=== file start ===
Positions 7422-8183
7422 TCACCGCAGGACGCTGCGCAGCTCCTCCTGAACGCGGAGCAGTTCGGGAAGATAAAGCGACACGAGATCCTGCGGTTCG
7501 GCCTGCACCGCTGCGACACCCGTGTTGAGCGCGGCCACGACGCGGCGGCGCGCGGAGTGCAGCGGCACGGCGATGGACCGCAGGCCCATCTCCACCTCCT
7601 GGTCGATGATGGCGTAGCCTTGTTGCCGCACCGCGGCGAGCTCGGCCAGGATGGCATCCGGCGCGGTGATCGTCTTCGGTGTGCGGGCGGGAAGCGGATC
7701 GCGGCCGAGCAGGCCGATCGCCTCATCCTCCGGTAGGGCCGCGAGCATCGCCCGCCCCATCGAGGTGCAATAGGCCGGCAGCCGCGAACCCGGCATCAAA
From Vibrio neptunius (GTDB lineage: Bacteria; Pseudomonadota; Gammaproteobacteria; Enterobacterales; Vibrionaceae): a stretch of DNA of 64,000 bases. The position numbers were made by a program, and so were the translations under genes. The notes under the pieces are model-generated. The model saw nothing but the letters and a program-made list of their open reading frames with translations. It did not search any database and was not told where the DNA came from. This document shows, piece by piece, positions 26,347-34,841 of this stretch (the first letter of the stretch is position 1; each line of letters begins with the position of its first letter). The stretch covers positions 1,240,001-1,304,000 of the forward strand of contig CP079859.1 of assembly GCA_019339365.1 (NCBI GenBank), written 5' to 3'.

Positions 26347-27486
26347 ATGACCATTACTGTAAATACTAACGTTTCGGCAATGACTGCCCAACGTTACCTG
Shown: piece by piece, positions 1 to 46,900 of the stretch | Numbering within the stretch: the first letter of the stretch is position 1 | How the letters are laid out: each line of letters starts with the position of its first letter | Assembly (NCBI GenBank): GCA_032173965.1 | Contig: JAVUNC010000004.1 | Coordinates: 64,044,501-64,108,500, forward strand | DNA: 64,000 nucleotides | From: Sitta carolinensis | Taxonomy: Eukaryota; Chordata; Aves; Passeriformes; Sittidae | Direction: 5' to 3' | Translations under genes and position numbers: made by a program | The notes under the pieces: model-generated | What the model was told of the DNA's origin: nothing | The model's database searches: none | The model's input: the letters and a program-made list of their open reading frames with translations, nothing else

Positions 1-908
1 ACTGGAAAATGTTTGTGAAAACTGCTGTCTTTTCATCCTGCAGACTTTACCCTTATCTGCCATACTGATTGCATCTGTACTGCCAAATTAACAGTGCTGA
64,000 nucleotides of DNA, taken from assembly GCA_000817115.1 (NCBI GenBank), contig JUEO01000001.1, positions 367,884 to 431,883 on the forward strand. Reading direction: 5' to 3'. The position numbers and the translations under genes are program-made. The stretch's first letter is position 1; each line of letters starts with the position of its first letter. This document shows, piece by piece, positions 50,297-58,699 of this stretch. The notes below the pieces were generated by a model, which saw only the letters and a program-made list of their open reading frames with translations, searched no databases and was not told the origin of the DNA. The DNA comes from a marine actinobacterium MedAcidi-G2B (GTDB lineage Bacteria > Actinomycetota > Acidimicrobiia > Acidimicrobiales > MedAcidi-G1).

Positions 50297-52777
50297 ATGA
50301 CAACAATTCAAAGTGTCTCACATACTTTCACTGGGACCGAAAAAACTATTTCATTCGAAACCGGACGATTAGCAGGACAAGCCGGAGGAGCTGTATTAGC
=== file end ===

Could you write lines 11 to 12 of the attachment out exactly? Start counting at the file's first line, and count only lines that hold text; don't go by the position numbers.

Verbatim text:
1 ACTGGAAAATGTTTGTGAAAACTGCTGTCTTTTCATCCTGCAGACTTTACCCTTATCTGCCATACTGATTGCATCTGTACTGCCAAATTAACAGTGCTGA
64,000 nucleotides of DNA, taken from assembly GCA_000817115.1 (NCBI GenBank), contig JUEO01000001.1, positions 367,884 to 431,883 on the forward strand. Reading direction: 5' to 3'. The position numbers and the translations under genes are program-made. The stretch's first letter is position 1; each line of letters starts with the position of its first letter. This document shows, piece by piece, positions 50,297-58,699 of this stretch. The notes below the pieces were generated by a model, which saw only the letters and a program-made list of their open reading frames with translations, searched no databases and was not told the origin of the DNA. The DNA comes from a marine actinobacterium MedAcidi-G2B (GTDB lineage Bacteria > Actinomycetota > Acidimicrobiia > Acidimicrobiales > MedAcidi-G1).